The UAB Department of Occupational Health & Safety's mission is to ensure that our customers have a safe workplace by providing them with the service and knowledge necessary to protect themselves, the UAB community, and the environment.

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cc icon attribution small 2.0cc icon noncomm small-2.0image by Joost Nelissen
Heat kills by pushing the human body beyond its limits. In extreme heat and high humidity, evaporation is slowed and the body must work extra hard to maintain a normal temperature.

Temperatures are rising across the country and many cities are feeling the heat of 100 degrees or more. With the addition of humidity, some areas will begin to experience extreme heat. During extreme heat, it is important to stay cool.

Extreme heat causes more deaths than hurricanes, tornados, floods and earthquakes combined. Heat related illnesses occur when the body is not able to compensate and properly cool itself. The great news is extreme heat is preventable by following a few tips:

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public domain mark image by James Gathany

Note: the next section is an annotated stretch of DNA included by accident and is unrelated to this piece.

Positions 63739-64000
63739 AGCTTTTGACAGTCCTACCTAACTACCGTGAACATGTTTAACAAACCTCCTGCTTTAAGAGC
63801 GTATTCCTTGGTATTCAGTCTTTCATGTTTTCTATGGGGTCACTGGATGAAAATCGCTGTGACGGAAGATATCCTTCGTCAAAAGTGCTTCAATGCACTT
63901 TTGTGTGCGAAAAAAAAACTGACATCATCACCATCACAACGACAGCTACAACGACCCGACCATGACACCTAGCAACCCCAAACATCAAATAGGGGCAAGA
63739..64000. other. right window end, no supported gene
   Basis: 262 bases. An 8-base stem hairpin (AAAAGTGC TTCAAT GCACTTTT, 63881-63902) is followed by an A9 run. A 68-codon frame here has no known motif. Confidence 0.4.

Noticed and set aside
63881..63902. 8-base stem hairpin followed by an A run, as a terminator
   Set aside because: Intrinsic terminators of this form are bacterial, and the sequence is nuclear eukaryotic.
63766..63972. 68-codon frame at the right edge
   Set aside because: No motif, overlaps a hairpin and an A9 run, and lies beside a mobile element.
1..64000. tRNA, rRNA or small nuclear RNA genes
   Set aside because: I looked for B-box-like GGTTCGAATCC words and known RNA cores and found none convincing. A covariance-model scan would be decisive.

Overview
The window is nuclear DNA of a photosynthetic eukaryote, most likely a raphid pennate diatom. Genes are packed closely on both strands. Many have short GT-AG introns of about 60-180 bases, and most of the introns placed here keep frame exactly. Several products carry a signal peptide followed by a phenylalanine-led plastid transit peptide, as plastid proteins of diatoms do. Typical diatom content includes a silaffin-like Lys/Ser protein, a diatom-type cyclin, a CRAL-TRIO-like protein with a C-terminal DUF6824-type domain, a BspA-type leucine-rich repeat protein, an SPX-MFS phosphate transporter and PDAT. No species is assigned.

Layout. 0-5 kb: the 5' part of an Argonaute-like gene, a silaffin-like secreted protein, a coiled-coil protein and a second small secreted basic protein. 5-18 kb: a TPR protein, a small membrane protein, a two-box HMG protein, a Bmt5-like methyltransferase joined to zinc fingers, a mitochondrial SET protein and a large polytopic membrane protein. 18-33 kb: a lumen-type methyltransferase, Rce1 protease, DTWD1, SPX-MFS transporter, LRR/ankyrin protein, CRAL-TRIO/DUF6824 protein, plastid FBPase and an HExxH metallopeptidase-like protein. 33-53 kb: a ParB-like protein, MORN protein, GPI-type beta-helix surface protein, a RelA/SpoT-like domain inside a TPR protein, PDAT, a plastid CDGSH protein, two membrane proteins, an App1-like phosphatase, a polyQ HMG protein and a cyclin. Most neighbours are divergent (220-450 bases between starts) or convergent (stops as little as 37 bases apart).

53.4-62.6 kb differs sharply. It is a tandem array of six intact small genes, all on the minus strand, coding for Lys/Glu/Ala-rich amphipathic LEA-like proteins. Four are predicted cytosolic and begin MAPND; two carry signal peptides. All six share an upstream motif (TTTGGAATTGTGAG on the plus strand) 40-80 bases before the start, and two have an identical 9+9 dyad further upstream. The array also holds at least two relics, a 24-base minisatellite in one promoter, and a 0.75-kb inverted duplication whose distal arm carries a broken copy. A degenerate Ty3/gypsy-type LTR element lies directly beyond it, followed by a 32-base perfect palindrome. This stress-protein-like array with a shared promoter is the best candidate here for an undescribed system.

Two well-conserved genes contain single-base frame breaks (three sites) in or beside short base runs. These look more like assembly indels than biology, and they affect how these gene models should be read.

As warmer weather nears, it is important to remain vigilant in preventing tick- and mosquito-borne diseases as you plan your outdoor excursions.

Along with the continued risk of contracting diseases already established in the U.S., climate change and increased globalization are expanding the geographical range of key vectors, such as the mosquito species that transmit chikungunya and zika virus.

Most vector-borne diseases have no cure so, when traveling into your back yard or beyond you’re only left with the choice of an ounce or a pound of prevention.

Fortunately, we can all take steps such as:
  • use an effective insect repellent on skin and clothing
  • wear long sleeves and long pants (when it's not too hot)
  • take care of our yards to get rid of standing water where mosquitoes lay their eggs
  • reduce brush, tall grasses, leaf litter, and harborage where ticks may like to hang out
Specific types of viruses and bacteria transmitted in this manner are described on the CDC Division of Vector-Borne Diseases website.

The CDC also provides educational information on approved repellents and other methods for preventing tick and mosquito bites.

OH&S Safety Short: Fight the Bite
This day will live forever in the hearts and memories of most Alabamians, and the scars left on the Alabama landscape will be visible for years to come. Despite the destruction left behind, there were immediate visions of redevelopment and growth. The 2011 Super Outbreak spanned multiple days and affected 26 states across the southern and eastern United States. Alabama was the hardest hit.

The National Weather Service of Birmingham and Hunstville have created an interactive website of the event, including maps, photos, meteorilogical data, Family Album, and more:

April 27, 2011: A Day Alabama Will Never Forget

pleasant grove 2010 2011 tornado